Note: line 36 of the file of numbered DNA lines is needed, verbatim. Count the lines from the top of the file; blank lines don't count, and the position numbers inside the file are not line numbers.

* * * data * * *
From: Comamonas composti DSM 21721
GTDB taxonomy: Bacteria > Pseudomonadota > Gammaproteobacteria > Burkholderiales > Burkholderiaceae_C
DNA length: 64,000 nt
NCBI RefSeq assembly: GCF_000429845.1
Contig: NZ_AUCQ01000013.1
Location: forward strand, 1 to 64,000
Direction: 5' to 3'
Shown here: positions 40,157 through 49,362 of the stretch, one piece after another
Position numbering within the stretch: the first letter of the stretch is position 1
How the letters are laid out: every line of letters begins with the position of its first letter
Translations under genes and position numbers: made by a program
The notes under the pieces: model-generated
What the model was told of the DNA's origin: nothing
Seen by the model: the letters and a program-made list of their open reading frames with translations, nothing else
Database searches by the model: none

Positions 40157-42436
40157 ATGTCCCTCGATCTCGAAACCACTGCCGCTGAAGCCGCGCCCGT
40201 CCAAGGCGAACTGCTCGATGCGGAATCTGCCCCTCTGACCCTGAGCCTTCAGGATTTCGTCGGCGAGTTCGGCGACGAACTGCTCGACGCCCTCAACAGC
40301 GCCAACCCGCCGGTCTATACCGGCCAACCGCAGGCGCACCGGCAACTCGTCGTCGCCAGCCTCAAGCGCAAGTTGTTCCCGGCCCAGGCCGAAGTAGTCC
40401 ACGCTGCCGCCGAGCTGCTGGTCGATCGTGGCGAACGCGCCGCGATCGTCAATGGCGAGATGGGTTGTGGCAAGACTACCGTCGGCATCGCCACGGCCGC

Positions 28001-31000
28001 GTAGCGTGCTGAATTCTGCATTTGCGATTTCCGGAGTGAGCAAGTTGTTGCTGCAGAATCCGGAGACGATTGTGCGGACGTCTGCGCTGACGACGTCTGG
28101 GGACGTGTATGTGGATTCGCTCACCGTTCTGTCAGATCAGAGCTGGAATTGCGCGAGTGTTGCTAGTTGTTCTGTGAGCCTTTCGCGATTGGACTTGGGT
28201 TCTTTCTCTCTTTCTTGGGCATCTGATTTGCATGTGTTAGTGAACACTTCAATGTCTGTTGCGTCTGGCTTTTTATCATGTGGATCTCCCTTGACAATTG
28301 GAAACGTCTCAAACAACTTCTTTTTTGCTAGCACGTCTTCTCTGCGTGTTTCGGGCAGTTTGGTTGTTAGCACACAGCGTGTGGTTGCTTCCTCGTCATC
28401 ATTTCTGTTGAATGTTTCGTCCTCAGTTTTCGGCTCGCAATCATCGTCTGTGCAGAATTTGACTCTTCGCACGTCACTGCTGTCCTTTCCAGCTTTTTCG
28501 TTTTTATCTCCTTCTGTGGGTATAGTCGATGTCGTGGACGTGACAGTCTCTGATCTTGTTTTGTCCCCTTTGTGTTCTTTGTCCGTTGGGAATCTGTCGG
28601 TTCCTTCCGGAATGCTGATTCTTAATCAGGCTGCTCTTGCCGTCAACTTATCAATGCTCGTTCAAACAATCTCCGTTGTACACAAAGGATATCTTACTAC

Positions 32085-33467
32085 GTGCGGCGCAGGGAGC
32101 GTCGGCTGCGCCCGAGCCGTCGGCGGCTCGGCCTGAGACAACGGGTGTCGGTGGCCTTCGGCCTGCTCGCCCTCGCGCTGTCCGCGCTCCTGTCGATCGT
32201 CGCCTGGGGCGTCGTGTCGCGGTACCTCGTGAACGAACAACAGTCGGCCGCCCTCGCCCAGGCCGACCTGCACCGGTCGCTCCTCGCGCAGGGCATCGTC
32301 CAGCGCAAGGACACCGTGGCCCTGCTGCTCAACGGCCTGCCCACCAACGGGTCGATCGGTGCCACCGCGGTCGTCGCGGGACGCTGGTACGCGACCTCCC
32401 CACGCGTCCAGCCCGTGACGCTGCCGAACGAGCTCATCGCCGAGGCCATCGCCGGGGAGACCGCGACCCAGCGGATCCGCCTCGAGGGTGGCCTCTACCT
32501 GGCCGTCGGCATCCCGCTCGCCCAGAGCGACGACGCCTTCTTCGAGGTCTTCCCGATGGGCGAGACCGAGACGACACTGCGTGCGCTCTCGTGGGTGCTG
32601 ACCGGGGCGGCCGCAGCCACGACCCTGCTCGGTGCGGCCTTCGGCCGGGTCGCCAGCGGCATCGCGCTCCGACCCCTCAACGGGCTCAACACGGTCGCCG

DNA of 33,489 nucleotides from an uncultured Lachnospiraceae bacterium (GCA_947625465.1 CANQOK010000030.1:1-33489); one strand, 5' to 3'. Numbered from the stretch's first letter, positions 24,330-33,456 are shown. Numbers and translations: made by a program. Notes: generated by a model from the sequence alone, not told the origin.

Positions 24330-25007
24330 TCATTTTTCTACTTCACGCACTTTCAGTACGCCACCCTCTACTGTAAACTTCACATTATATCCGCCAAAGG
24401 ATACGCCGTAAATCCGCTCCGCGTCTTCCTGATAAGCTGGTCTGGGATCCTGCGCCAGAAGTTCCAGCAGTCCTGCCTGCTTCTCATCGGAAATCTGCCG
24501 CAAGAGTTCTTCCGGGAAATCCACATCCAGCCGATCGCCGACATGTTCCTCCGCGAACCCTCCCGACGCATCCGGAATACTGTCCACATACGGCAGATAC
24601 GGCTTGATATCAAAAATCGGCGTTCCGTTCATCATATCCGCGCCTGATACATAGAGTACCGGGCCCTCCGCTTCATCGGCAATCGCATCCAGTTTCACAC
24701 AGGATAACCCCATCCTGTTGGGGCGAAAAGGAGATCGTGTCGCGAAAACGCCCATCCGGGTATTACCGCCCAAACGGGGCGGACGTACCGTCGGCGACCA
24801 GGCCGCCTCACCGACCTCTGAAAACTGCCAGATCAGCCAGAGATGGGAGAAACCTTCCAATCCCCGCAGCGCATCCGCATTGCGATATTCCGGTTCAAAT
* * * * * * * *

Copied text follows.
32601 ACCGGGGCGGCCGCAGCCACGACCCTGCTCGGTGCGGCCTTCGGCCGGGTCGCCAGCGGCATCGCGCTCCGACCCCTCAACGGGCTCAACACGGTCGCCG